There are nine teddies in Teddy Town - three red, three blue and three yellow. There are also nine houses, three of each colour. Can you put them on the map of Teddy Town according to the rules?
Investigate the smallest number of moves it takes to turn these mats upside-down if you can only turn exactly three at a time.
Ben and his mum are planting garlic. Use the interactivity to help you find out how many cloves of garlic they might have had.
Place the numbers from 1 to 9 in the squares below so that the difference between joined squares is odd. How many different ways can you do this?
Is it possible to place 2 counters on the 3 by 3 grid so that there is an even number of counters in every row and every column? How about if you have 3 counters or 4 counters or....?
This article gives you a few ideas for understanding the Got It! game and how you might find a winning strategy.
What do the numbers shaded in blue on this hundred square have in common? What do you notice about the pink numbers? How about the shaded numbers in the other squares?
Can you work out how to balance this equaliser? You can put more than one weight on a hook.
How many trains can you make which are the same length as Matt's, using rods that are identical?
NRICH December 2006 advent calendar - a new tangram for each day in the run-up to Christmas.
This was a problem for our birthday website. Can you use four of these pieces to form a square? How about making a square with all five pieces?
Twenty four games for the run-up to Christmas.
Find out what a "fault-free" rectangle is and try to make some of your own.
You have 4 red and 5 blue counters. How many ways can they be placed on a 3 by 3 grid so that all the rows columns and diagonals have an even number of red counters?
Here is a chance to play a version of the classic Countdown Game.
Move just three of the circles so that the triangle faces in the opposite direction.
Our 2008 Advent Calendar has a 'Making Maths' activity for every day in the run-up to Christmas.
Use the interactivity to investigate what kinds of triangles can be drawn on peg boards with different numbers of pegs.
Can you logically construct these silhouettes using the tangram pieces?
Can you fit the tangram pieces into the outline of this telephone?
A generic circular pegboard resource.
Choose four of the numbers from 1 to 9 to put in the squares so that the differences between joined squares are odd.
Can you find all the different triangles on these peg boards, and find their angles?
Can you fit the tangram pieces into the outline of Little Fung at the table?
Can you fit the tangram pieces into the outline of this brazier for roasting chestnuts?
Can you fit the tangram pieces into the outlines of these people?
Can you fit the tangram pieces into the outline of the child walking home from school?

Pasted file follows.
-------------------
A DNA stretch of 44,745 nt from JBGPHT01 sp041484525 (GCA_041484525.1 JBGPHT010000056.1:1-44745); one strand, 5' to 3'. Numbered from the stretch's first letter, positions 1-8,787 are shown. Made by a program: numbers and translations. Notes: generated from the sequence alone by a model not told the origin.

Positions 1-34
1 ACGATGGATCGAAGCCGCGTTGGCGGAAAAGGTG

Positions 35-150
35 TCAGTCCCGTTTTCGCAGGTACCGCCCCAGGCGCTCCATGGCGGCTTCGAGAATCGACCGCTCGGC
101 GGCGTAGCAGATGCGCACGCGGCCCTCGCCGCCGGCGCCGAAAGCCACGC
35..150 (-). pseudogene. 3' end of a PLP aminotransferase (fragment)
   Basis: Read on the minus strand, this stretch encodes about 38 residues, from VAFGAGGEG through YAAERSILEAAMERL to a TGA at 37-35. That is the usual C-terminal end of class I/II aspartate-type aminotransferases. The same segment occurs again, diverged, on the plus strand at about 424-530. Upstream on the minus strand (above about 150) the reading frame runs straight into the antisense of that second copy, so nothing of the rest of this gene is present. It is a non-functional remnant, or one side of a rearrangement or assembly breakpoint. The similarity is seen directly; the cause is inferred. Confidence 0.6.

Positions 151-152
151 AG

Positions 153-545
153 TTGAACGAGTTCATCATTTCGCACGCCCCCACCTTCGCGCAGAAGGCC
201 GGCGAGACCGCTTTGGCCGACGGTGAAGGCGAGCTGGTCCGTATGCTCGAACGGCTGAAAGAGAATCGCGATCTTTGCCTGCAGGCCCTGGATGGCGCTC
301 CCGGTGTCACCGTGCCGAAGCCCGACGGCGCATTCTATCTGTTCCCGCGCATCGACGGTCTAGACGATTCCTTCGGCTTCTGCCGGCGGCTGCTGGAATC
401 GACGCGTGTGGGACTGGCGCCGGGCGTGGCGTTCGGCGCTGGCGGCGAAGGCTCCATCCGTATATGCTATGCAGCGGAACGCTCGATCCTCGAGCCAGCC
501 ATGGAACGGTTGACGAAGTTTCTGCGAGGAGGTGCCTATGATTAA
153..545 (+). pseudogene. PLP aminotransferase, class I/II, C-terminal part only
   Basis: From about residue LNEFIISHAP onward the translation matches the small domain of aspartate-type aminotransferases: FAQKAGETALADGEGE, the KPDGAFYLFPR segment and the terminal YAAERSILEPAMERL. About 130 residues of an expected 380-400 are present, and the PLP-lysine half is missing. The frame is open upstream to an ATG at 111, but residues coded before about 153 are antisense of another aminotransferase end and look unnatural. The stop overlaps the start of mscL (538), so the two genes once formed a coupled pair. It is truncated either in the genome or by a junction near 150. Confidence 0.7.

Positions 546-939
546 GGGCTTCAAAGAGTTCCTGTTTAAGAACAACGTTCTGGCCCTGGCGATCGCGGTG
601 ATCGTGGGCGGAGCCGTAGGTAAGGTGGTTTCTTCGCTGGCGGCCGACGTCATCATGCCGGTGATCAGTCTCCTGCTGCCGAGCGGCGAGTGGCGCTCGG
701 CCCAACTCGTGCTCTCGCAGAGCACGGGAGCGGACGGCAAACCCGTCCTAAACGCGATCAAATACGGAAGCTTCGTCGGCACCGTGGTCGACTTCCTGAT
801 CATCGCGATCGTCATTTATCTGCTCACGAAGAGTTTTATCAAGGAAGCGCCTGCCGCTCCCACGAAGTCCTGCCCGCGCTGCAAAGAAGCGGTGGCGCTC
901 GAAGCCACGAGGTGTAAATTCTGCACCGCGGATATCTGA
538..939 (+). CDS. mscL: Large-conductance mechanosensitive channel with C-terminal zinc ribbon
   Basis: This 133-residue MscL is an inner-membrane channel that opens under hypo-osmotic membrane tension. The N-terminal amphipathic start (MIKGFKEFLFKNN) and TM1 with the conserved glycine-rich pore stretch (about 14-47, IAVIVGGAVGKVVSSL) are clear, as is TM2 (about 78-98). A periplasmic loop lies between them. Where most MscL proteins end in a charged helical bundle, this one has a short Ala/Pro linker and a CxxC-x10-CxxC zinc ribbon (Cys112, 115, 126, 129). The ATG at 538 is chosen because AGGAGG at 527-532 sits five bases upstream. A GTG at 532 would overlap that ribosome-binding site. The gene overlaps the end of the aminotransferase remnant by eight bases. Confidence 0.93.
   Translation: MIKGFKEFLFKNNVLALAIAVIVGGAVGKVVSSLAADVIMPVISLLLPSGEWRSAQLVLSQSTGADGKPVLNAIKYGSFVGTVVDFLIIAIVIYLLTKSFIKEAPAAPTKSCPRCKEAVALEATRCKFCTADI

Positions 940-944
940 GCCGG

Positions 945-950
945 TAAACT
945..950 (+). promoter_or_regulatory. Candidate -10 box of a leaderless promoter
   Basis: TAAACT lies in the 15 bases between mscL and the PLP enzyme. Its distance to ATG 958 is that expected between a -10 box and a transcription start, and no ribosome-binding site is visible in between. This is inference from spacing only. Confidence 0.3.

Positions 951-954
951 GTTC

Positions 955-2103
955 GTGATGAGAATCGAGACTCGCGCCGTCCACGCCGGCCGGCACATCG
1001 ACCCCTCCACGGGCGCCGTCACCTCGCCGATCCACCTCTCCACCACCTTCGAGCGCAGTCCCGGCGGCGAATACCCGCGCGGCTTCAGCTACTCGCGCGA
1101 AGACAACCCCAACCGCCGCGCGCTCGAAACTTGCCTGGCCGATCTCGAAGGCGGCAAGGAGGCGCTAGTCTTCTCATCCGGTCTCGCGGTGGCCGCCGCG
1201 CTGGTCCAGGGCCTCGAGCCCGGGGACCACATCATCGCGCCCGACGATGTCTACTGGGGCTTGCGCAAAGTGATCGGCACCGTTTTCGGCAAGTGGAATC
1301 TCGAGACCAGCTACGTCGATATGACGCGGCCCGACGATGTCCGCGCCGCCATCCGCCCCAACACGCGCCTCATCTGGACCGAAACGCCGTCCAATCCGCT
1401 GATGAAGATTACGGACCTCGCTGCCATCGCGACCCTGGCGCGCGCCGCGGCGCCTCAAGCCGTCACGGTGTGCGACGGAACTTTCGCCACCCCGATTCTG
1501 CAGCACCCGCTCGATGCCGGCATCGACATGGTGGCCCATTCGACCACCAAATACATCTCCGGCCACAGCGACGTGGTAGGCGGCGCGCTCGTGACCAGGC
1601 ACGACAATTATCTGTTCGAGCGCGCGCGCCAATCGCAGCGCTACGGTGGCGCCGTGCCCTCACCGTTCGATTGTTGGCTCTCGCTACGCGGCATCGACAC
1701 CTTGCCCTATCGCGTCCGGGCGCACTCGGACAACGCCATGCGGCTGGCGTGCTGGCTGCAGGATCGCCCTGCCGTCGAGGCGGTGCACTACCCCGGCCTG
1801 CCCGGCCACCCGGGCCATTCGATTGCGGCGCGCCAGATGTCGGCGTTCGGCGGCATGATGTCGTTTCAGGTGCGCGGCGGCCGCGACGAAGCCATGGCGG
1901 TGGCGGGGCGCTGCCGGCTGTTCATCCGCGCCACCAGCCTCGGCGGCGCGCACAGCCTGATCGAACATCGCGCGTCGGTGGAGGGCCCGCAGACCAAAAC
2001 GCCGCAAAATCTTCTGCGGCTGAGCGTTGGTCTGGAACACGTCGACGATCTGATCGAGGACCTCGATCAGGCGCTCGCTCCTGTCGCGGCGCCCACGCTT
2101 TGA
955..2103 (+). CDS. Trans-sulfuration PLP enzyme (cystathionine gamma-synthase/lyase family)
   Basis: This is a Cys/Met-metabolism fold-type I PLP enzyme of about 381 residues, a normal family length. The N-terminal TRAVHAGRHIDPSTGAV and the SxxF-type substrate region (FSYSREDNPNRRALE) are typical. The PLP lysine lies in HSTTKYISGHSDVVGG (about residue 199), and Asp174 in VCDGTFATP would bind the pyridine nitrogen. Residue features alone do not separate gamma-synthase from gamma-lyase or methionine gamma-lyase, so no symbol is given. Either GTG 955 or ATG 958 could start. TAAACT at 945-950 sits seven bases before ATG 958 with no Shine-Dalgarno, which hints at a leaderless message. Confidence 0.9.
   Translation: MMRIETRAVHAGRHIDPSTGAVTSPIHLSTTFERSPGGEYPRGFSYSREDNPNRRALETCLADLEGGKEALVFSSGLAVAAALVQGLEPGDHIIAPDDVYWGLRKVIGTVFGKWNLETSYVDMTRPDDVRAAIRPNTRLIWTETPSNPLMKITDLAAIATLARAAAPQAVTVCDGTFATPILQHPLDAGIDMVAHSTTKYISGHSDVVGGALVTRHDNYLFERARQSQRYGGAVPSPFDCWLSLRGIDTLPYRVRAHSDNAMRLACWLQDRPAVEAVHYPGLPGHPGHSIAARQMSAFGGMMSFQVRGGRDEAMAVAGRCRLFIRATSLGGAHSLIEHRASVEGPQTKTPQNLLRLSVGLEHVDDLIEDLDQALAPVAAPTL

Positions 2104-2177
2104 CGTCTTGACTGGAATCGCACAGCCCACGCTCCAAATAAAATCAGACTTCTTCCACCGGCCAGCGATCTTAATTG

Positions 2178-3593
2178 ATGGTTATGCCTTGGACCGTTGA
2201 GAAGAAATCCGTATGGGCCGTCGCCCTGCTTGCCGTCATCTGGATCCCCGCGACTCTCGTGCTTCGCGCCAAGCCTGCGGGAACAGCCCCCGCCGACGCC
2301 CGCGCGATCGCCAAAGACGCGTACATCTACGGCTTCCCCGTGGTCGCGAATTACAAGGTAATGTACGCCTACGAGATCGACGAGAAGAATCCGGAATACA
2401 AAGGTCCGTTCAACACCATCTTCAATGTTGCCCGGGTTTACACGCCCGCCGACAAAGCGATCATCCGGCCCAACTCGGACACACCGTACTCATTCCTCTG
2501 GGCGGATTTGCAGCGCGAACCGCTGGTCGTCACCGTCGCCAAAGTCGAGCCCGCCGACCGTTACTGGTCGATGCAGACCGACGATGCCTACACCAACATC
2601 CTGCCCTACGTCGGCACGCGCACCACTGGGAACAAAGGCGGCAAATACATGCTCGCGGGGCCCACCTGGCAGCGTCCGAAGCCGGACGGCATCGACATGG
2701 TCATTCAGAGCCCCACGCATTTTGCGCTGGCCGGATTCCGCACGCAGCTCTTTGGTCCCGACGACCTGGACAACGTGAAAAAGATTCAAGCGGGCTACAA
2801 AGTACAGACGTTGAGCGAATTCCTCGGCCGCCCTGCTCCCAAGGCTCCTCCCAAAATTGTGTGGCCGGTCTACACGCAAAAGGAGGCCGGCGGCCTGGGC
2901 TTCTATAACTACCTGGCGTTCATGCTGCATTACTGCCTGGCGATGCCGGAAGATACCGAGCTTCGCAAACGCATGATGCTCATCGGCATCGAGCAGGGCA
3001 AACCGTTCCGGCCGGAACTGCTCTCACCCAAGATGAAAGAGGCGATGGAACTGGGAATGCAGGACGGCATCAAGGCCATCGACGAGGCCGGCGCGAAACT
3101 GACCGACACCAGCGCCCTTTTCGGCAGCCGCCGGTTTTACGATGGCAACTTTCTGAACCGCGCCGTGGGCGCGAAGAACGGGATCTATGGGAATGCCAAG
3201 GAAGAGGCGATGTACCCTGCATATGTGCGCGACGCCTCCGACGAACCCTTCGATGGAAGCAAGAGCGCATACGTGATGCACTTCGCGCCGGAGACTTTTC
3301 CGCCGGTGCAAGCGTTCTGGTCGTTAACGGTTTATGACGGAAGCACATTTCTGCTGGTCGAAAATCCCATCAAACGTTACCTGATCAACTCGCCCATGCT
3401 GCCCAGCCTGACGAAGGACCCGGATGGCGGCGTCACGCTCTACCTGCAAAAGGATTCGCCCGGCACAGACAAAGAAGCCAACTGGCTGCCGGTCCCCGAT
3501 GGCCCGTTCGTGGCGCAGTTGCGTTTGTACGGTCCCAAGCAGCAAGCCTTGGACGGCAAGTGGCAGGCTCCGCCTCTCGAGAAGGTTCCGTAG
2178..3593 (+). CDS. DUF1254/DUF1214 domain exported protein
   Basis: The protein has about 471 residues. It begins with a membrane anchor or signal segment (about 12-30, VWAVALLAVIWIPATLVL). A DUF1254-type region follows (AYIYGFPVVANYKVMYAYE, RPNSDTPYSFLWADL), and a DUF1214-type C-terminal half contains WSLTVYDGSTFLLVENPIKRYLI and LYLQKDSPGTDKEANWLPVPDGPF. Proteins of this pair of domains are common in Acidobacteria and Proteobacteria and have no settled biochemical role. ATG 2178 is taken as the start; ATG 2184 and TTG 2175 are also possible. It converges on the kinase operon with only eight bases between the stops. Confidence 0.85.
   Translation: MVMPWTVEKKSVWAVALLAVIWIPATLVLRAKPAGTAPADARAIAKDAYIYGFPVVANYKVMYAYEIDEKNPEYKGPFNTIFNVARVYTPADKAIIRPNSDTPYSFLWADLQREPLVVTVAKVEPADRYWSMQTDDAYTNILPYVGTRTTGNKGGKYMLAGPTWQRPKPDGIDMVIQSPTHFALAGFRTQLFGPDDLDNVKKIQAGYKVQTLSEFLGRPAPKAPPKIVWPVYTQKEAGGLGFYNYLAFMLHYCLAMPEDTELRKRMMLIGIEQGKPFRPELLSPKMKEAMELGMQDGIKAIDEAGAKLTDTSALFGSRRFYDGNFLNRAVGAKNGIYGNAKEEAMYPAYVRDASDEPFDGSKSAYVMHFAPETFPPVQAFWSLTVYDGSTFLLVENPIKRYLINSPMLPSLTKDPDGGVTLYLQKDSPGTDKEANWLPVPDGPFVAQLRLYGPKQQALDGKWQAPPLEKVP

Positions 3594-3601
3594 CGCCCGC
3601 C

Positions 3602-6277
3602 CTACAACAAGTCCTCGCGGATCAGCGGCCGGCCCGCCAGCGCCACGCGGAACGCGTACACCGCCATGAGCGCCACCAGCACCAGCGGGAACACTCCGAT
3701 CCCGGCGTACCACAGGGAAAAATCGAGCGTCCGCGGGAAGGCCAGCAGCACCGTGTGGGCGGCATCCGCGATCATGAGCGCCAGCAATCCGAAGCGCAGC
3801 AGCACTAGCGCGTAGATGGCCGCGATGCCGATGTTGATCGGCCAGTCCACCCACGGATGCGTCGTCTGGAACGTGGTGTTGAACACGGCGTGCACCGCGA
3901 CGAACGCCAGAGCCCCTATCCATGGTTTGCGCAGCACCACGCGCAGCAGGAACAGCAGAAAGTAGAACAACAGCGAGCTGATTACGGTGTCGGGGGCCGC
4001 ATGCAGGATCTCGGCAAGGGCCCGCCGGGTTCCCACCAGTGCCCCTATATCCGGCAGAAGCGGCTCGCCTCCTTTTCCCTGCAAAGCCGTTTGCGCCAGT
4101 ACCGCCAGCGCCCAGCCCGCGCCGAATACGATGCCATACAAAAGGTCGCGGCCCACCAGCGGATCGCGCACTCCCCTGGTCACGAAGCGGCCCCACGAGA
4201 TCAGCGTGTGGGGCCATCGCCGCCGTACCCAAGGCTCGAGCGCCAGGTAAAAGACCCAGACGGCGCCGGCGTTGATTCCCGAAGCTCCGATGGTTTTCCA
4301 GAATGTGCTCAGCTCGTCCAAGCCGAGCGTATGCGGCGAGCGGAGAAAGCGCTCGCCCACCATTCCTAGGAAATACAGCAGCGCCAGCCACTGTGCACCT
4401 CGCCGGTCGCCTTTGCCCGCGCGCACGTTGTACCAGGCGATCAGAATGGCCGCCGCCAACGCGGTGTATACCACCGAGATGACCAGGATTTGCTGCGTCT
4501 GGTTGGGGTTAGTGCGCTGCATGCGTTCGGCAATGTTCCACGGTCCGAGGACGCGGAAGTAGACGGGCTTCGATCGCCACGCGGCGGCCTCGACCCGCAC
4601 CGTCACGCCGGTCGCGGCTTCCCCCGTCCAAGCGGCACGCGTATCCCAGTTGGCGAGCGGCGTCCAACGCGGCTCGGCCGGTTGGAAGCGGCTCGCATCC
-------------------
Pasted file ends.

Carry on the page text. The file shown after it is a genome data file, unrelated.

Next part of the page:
Can you fit the tangram pieces into the outlines of these clocks?
Can you fit the tangram pieces into the outlines of the lobster, yacht and cyclist?
Can you fit the tangram pieces into the outlines of the chairs?
This problem is based on a code using two different prime numbers less than 10. You'll need to multiply them together and shift the alphabet forwards by the result. Can you decipher the code?
Starting with the number 180, take away 9 again and again, joining up the dots as you go. Watch out - don't join all the dots!
Arrange the four number cards on the grid, according to the rules, to make a diagonal, vertical or horizontal line.
What are the coordinates of the coloured dots that mark out the tangram? Try changing the position of the origin. What happens to the coordinates now?
In your bank, you have three types of coins. The number of spots shows how much they are worth. Can you choose coins to exchange with the groups given to make the same total?
A tetromino is made up of four squares joined edge to edge. Can this tetromino, together with 15 copies of itself, be used to cover an eight by eight chessboard?
Hover your mouse over the counters to see which ones will be removed. Click to remove them. The winner is the last one to remove a counter. How you can make sure you win?
How many different rhythms can you make by putting two drums on the wheel?
How many triangles can you make using sticks that are 3cm, 4cm and 5cm long?
Place the numbers 1 to 6 in the circles so that each number is the difference between the two numbers just below it.
First Connect Three game for an adult and child. Use the dice numbers and either addition or subtraction to get three numbers in a straight line.
Can you use the interactive to complete the tangrams in the shape of butterflies?
There are three versions of this challenge. The idea is to change the colour of all the spots on the grid. Can you do it in fewer throws of the dice?
Choose 13 spots on the grid. Can you work out the scoring system? What is the maximum possible score?
Have a go at this well-known challenge. Can you swap the frogs and toads in as few slides and jumps as possible?
Try out the lottery that is played in a far-away land. What is the chance of winning?
Mr Gilderdale is playing a game with his class. What rule might he have chosen? How would you test your idea?
Investigate which numbers make these lights come on. What is the smallest number you can find that lights up all the lights?
Use the clues to colour each square.
Place the numbers 1 to 10 in the circles so that each number is the difference between the two numbers just below it.